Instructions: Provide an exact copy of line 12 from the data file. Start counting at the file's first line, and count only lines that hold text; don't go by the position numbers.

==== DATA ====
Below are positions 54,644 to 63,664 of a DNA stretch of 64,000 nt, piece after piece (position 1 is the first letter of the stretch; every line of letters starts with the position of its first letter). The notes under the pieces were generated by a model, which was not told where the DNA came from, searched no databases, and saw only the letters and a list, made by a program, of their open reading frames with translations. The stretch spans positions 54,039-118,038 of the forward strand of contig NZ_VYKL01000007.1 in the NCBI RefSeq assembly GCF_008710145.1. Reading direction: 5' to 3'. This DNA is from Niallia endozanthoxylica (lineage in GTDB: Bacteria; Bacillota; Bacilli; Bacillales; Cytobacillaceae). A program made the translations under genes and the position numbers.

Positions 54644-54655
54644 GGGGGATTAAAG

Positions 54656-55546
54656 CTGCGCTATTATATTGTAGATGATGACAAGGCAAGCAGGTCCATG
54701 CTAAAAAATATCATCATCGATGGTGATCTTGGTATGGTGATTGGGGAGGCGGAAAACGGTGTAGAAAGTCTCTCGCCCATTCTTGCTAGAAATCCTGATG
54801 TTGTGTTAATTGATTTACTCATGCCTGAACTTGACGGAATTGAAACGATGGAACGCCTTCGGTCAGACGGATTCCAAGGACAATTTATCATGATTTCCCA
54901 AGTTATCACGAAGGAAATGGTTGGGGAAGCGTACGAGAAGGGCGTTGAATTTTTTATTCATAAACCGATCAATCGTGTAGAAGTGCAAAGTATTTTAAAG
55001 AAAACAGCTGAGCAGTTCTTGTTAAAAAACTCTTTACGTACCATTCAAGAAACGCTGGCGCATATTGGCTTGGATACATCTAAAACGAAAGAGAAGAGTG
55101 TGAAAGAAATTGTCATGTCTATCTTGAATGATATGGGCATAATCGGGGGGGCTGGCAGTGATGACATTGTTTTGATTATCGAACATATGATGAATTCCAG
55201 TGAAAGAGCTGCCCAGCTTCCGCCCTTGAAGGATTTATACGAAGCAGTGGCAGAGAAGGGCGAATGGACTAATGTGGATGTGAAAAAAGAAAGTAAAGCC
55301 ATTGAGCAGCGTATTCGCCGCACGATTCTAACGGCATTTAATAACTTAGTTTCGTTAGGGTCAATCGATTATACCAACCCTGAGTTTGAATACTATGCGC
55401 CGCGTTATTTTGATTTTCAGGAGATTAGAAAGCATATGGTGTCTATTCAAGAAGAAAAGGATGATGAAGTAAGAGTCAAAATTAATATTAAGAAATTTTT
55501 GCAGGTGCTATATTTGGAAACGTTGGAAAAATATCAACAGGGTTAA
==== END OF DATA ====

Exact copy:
55301 ATTGAGCAGCGTATTCGCCGCACGATTCTAACGGCATTTAATAACTTAGTTTCGTTAGGGTCAATCGATTATACCAACCCTGAGTTTGAATACTATGCGC